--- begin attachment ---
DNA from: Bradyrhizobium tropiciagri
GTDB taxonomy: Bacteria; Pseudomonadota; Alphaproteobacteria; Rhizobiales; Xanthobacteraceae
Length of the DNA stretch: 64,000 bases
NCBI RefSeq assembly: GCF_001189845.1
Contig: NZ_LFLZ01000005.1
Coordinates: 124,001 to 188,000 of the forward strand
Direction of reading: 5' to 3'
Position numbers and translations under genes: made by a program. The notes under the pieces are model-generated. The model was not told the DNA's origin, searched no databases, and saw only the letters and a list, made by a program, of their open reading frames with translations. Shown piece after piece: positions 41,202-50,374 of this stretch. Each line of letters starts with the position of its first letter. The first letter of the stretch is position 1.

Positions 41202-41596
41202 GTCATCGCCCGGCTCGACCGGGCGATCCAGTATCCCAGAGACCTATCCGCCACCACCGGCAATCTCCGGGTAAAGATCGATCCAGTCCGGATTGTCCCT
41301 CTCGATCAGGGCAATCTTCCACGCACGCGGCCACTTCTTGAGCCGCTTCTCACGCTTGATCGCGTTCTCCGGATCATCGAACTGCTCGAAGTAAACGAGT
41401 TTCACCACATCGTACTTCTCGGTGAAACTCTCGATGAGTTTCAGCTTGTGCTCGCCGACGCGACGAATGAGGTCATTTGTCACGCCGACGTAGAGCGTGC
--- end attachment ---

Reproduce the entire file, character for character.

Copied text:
DNA from: Bradyrhizobium tropiciagri
GTDB taxonomy: Bacteria; Pseudomonadota; Alphaproteobacteria; Rhizobiales; Xanthobacteraceae
Length of the DNA stretch: 64,000 bases
NCBI RefSeq assembly: GCF_001189845.1
Contig: NZ_LFLZ01000005.1
Coordinates: 124,001 to 188,000 of the forward strand
Direction of reading: 5' to 3'
Position numbers and translations under genes: made by a program. The notes under the pieces are model-generated. The model was not told the DNA's origin, searched no databases, and saw only the letters and a list, made by a program, of their open reading frames with translations. Shown piece after piece: positions 41,202-50,374 of this stretch. Each line of letters starts with the position of its first letter. The first letter of the stretch is position 1.

Positions 41202-41596
41202 GTCATCGCCCGGCTCGACCGGGCGATCCAGTATCCCAGAGACCTATCCGCCACCACCGGCAATCTCCGGGTAAAGATCGATCCAGTCCGGATTGTCCCT
41301 CTCGATCAGGGCAATCTTCCACGCACGCGGCCACTTCTTGAGCCGCTTCTCACGCTTGATCGCGTTCTCCGGATCATCGAACTGCTCGAAGTAAACGAGT
41401 TTCACCACATCGTACTTCTCGGTGAAACTCTCGATGAGTTTCAGCTTGTGCTCGCCGACGCGACGAATGAGGTCATTTGTCACGCCGACGTAGAGCGTGC